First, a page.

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|Classification and external resources|
Electrical burn entrance wound on a person's back.
A burn is an injury to a person's skin or even flesh. Burns can grow to be very powerful, and in some cases, can even kill a person. There are six degrees of burns. Depending on the severity and amount of skin affected, a burn can be a medical emergency. For children, at least five percent of the skin needs to be affected. Adults can tolerate up to ten percent of affected skin.
Characteristics[change | change source]
Degree One Burns[change | change source]
Degree One burns are minor and can be cured at home. They seldom leave scars. A person can get them from hot water, a minor sunburn, or by touching hot metal. It causes pain, but only the top layer of skin is burnt and no nerves are injured.
Degree Two Burns[change | change source]
Degree Two burns can be cured at home, but some people would prefer to take them to the hospital. This degree of burn goes into the second layer of skin.
Degree Three Burns[change | change source]
Degree Three burns are the most severe burns that most people can survive from. Although they may be severe, the chances of death are very low if treated at the hospital right away. It burns through all three layers of skin, leaving a scab.
Degree Four Burns[change | change source]
This degree of burn goes through the skin and destroys the nerves near it. There is no pain at the 4th degree burn area but there can be immense pain occurs around the burn. Very few have survived it. It must be treated at the hospital ASAP if it occurs and the person is still alive.
Degree Five Burns[change | change source]
This burn degree goes all the way through the skin, the nerves near it, and ends at the muscle.
Degree Six Burns[change | change source]
This degree goes and destroys the core of the body. It burns the skin, nerves, muscles, and scorches the bones. In other words, immediate death can and will happen.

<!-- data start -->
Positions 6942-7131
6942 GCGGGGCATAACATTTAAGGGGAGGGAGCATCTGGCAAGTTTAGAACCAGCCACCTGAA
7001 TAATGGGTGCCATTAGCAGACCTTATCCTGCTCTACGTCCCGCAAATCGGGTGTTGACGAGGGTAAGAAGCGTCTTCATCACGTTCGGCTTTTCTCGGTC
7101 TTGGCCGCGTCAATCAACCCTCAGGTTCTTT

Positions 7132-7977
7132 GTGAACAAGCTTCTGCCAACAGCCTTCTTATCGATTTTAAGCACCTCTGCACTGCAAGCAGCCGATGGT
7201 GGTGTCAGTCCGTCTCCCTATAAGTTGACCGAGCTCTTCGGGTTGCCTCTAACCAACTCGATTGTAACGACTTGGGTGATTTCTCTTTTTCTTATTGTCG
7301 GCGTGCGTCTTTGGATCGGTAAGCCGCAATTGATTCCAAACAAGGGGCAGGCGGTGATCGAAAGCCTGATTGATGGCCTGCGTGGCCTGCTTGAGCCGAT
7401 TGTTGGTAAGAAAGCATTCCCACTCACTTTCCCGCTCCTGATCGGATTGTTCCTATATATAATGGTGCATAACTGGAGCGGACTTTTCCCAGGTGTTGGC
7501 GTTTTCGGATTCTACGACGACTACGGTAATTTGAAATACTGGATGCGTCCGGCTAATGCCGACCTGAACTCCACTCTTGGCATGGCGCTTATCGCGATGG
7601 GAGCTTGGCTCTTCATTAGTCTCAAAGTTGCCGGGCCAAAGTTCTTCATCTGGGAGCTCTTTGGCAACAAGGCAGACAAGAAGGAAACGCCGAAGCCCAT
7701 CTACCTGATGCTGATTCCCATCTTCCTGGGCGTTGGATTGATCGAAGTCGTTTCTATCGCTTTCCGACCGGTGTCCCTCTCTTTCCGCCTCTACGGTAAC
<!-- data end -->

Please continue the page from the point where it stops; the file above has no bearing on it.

|Names||Layers involved||Appearance||Texture||Sensation||Healing Time||Complications||Example|
|Superficial (First degree)||Epidermis||Red without blisters||Dry||Painful||~2–3 days||Repeated sunburns increase the risk of skin cancer later in life|
|Superficial partial thickness (Second degree)||Extends into superficial (papillary) dermis||Red with clear blister. Blanches with pressure||Moist||Painful||1–2 weeks||Local infection/cellulitis|
|Deep partial thickness (Second degree)||Extends into deep (reticular) dermis||Red-and-white with bloody blisters. Less blanching.||Moist||Painful||3–4 weeks||Scarring, contractures (may require excision and skin grafting)|
|Full thickness (Third degree)||Extends through entire dermis||Stiff and white/brown||Dry, leathery||Painless||Prolonged and incomplete||Scarring, contractures, amputation|
|Fourth degree||Extends through skin, subcutaneous tissue and into underlying muscle and bone||Black; charred with eschar||Dry||Painless||Requires excision||Amputation, significant functional impairment, possible gangrene, and in some cases death.|
References[change | change source]
- Buttaro, Terry (2012). Primary Care: A Collaborative Practice. Elsevier Health Sciences. pp. 236. ISBN 9780323075855. https://books.google.com/books?id=YBcHR-wQOWQC&pg=PA236.